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December 16, 2011

ETFs Push Traders Toward Multi-Asset World

Top Stories in 2011

By James Armstrong

Traditionally, single-stock traders have rarely gotten involved with exchange-traded funds. But this year, as ETFs began taking their place as a dominant part of the industry, all traders began looking to these instruments as a gateway to the brave new world of multi-asset trading.

Bryan Johanson, managing director for global index and exchange-traded products at NYSE Euronext, said ETFs can blur the lines between equities and other asset classes, since they themselves are equities, but their underlying assets might be fixed-income products, currencies, commodities or something else.

Currently, 39 percent of ETFs on NYSE Arca track domestic equities, while 26 percent of listings track international stocks. Commodities and futures-based funds make up 14 percent of listings, fixed-income funds make up 11 percent, and currencies funds are 3 percent.

To trade ETFs effectively, firms have to look beyond domestic equities, leveraging their resources on trading desks across asset classes. The expertise required to trade ETFs demands a multi-asset approach.

"That expertise, since it requires a broader understanding of portfolio construction, is typically not what you find on a cash equity desk," said Tom Smykowski, who heads ConvergEx's global portfolio and ETF desk. "You're going to have to open your knowledge base to include different asset classes."

Smykowski noted that over the past year, volumes for ETFs have grown significantly compared with the rest of the market. Earlier this year, ETFs made up between 25 and 30 percent of total volume, but this summer they rose to as high as 40 percent of volume for some days. Some believe that ETF trading added fuel to the volatility, though others argue that investors fled to the vehicles in response to volatile markets.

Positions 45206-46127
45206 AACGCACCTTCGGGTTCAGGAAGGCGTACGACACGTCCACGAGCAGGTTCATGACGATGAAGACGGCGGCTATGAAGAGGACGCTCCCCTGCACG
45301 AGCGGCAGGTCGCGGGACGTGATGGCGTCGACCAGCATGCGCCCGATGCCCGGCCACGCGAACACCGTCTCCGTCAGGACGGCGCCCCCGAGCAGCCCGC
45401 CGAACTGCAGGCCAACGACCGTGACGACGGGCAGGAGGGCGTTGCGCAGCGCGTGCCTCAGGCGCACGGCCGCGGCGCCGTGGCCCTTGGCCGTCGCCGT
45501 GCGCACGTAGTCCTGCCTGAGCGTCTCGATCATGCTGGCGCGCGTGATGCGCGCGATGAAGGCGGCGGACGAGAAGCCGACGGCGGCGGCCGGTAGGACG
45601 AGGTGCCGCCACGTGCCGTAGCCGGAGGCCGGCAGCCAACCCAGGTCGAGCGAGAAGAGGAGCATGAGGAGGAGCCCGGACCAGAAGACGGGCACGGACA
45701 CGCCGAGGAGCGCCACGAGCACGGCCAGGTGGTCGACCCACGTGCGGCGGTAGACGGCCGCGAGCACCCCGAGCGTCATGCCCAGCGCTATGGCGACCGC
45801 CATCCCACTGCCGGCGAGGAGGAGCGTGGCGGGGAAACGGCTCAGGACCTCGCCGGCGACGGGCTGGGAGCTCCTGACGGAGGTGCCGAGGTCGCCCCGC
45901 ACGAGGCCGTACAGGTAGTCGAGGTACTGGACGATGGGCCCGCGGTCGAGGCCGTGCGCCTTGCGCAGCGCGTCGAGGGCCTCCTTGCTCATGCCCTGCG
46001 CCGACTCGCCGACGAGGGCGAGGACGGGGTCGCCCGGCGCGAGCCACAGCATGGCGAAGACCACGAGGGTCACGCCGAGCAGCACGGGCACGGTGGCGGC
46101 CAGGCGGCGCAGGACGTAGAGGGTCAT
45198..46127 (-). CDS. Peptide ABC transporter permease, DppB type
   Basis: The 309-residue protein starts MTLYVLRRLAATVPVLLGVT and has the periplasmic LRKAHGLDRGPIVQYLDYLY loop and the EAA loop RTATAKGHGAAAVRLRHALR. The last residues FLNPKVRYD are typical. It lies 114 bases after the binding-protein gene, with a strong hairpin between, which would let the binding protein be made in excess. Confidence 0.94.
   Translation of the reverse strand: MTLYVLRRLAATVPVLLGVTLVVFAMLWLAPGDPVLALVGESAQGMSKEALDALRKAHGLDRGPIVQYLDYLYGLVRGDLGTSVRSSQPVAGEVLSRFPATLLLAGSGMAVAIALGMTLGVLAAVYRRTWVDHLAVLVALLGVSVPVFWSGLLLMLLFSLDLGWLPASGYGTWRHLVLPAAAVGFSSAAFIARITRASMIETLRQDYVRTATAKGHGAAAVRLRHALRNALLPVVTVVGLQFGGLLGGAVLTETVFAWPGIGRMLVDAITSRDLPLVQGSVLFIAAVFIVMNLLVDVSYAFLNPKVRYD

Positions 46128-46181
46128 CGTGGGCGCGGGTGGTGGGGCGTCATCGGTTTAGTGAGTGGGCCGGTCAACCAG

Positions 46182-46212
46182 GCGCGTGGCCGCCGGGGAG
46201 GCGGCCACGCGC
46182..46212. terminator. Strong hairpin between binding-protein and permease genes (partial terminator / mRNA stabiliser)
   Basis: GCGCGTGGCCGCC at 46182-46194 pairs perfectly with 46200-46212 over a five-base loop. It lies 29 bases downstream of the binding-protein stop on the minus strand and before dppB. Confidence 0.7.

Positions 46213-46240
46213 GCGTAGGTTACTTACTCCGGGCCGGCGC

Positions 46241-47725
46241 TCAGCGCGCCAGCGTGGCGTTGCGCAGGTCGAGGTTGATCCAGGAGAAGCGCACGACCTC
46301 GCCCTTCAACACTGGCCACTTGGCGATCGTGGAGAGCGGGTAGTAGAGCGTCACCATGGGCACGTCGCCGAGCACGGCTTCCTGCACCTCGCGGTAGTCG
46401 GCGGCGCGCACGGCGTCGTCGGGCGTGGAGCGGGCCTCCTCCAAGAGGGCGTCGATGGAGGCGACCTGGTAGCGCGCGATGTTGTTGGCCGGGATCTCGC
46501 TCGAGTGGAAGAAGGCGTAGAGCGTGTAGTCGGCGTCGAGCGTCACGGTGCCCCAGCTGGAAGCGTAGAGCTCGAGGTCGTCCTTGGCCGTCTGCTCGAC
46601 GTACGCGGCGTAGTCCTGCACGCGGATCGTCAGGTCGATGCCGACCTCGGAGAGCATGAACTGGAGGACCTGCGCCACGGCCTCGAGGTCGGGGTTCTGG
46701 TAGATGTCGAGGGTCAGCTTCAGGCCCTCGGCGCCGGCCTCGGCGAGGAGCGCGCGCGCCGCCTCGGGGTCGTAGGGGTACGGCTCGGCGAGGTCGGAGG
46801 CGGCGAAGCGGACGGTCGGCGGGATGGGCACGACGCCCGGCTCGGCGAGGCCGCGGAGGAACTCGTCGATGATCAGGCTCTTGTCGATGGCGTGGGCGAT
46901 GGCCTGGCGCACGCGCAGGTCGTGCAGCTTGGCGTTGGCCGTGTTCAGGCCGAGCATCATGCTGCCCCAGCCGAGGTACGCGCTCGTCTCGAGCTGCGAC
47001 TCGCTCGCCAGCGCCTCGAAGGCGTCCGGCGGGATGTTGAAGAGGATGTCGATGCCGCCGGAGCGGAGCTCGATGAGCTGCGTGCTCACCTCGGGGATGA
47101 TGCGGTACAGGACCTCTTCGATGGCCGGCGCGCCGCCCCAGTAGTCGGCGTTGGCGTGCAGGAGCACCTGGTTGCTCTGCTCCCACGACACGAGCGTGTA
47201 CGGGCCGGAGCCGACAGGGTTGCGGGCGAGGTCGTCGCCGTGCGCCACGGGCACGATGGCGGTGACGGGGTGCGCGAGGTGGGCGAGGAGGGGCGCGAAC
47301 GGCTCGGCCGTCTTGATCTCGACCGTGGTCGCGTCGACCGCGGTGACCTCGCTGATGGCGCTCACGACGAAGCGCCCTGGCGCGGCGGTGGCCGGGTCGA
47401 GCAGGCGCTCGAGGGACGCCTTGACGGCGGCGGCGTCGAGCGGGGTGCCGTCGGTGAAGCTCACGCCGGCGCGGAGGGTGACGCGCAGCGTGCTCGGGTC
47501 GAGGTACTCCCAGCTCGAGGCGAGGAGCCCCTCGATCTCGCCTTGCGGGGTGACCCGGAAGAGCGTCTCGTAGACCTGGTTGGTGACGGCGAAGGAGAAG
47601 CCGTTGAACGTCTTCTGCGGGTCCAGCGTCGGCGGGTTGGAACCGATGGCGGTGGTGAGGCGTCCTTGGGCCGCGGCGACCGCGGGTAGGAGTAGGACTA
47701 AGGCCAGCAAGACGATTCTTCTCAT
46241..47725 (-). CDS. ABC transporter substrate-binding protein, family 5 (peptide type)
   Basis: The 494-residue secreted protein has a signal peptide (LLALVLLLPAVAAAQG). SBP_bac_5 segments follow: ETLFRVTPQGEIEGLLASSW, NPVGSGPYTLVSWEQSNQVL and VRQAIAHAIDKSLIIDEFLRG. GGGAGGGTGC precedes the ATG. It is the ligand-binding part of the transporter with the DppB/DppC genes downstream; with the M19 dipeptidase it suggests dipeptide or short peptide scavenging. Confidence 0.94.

With ETF volumes that high, equity traders can't afford to ignore the shift toward exchange-traded funds, which differ from traditional equities in a number of ways.

For one thing, volume does not always equal liquidity in ETFs. That is because authorized participants can create new ETF shares out of a fund's underlying assets. They can also redeem ETF shares, converting them back into the underlying assets. Because of APs, an ETF can be liquid even when it's only lightly traded.

Matt Tucker, managing director of U.S. fixed-income strategy at ETF giant BlackRock, said APs have helped to promote even further collaboration among desks specializing in different asset classes, as that collaboration is vital to the creation/redemption process.

Since ETFs are a hybrid vehicle, firms can come to a variety of conclusions in terms of who gets to trade them, Tucker said. While equity desks have traditionally had authority over ETFs, the vehicles can also be traded by those with the most knowledge of their underlying assets. Other firms have chosen to use ETF-specific desks.

With this increased competition, traders who formerly just focused on U.S. cash equities have to broaden their horizons-learning more about fixed-income, commodities, international stocks and foreign exchange.

"It has become important to involve traders with expertise in a variety of instruments," said NYSE's Johanson. "We're seeing more and more exotic and different asset classes that are packaged as an ETF."

NYSE Arca has had more that 265 new ETF listings this year, with more anticipated by year's end. Already, 2011 has broken the previous record set in 2007 of 223 new listings.

"Now you have a ton of volume in hundreds of ETFs that are out there," said Paul Weisbruch, vice president of ETF/options sales at Street One Financial. "There's a lot of communication between desks and departments where they can hedge off exposure and probably more seamlessly get big trades done from asset class to asset class."

 

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